Hispanic Mental Health

Only 34 percent of the Hispanic population in the US with a mental illness receive treatment each year, according to the National Alliance on Mental Health. The average across the country is 45 percent. What’s causing the difference? Some people point to stigma, cultural norms and language barriers. Others blame lack of insurance and misdiagnosis. Most experts say it’s a mix of all of these things.

Lucia Vargas is an Intake Hospital Diversion Specialist and Bilingual Therapist in the Central Access Department at Saginaw County Community Mental Health Authority (SCCMHA), and she sees the same issues with Hispanics locally.

“It’s hard to get them engaged,” she explained, “especially the elderly. There is definitely a stigma to seeking our services. They’re used to keeping quiet about mental health. They don’t talk about it. They have an attitude of, ‘We take care of our own.’”

Vargas has been in Central Access since 2017 and with SCCMH

A since 2009. She provides services in both English and Spanish for a variety of mental health concerns, including anxiety, depression, grief and loss, anger management, post traumatic stress disorder and many others, and therapies include solution-focused, cognitive behavioral and motivational interviewing.

She currently has seven clients in the Bilingual Therapy Program and would like to increase that number. Another reason for hesitancy in seeking services, she said, is the fear of not having proper documentation on immigration status, which many Hispanics feel could lead to deportation. Vargas assures her clients that she’s not looking at their status. She’s simply trying to get them the help they need.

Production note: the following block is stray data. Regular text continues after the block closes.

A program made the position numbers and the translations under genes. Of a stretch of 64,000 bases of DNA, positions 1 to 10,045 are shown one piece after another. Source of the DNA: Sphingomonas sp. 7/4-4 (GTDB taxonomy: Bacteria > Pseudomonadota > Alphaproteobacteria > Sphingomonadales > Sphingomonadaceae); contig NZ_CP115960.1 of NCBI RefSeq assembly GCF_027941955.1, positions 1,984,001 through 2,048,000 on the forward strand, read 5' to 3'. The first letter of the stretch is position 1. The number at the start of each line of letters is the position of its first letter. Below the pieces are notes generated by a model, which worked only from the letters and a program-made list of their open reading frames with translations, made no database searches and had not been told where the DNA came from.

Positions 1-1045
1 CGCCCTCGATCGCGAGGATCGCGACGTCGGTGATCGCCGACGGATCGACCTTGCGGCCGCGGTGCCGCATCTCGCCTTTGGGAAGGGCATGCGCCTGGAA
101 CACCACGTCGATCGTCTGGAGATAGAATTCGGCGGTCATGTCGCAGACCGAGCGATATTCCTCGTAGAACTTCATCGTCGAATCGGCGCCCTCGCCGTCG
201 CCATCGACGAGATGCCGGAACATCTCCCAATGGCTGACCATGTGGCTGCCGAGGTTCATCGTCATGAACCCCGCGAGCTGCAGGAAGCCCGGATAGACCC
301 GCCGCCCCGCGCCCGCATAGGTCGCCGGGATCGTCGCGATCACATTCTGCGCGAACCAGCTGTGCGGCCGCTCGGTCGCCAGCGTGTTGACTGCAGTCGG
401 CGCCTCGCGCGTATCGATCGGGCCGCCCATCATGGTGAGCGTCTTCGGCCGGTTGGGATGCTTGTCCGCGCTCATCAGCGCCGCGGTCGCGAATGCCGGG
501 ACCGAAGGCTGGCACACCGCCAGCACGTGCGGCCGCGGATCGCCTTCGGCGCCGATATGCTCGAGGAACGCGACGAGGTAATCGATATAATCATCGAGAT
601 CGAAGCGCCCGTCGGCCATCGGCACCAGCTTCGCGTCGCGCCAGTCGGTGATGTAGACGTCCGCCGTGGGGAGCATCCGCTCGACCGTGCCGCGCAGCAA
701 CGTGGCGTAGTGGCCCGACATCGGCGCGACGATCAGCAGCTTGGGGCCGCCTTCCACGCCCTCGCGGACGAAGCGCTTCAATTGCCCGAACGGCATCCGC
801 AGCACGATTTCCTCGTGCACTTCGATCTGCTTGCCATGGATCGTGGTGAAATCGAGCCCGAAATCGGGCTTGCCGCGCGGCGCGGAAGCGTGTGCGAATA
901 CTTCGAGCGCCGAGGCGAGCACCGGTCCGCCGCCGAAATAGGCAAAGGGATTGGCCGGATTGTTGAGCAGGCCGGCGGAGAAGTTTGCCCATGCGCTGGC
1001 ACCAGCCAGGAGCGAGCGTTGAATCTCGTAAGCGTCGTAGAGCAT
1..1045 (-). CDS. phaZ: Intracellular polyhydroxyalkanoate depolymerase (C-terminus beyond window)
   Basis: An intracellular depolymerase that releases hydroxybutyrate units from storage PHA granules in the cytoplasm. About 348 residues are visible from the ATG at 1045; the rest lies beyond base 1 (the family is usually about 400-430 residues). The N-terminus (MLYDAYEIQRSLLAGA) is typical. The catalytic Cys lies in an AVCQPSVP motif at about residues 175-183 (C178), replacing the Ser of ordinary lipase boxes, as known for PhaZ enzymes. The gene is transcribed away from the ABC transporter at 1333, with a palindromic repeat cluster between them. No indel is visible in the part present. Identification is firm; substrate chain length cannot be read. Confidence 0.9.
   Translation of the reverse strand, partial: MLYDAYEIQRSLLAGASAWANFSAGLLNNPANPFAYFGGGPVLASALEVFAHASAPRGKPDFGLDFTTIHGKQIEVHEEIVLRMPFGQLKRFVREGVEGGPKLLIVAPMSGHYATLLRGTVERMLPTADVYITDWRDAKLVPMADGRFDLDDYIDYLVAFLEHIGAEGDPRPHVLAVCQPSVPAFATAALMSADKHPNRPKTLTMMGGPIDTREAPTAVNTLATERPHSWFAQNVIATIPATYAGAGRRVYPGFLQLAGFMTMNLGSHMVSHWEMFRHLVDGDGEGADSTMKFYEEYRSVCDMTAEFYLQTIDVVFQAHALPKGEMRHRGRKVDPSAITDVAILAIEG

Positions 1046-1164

“It’s a challenge,” Vargas said. “I want people to know that we’re not trying to get them in trouble. We have services that can help, and they also don’t need to worry about how to pay. We have a grant that can assist them.”

In Saginaw, she provides treatment at the main SCCMHA building on Hancock and the Mexican American Council on Washington. Vargas also attends various health fairs and community events throughout the year to promote SCCMHA and its bilingual therapy services.

“We don’t judge,” she said. “I want to get word out to the Hispanic population that we’re here and we can help. And, mental health treatment is not how it used to be. We’re not focusing on hospitalization and drugs. We want to listen, and we want to provide the treatment people need.”

For more information on Hispanic Mental Health Services, contact SCCMHA at 800-258-8678.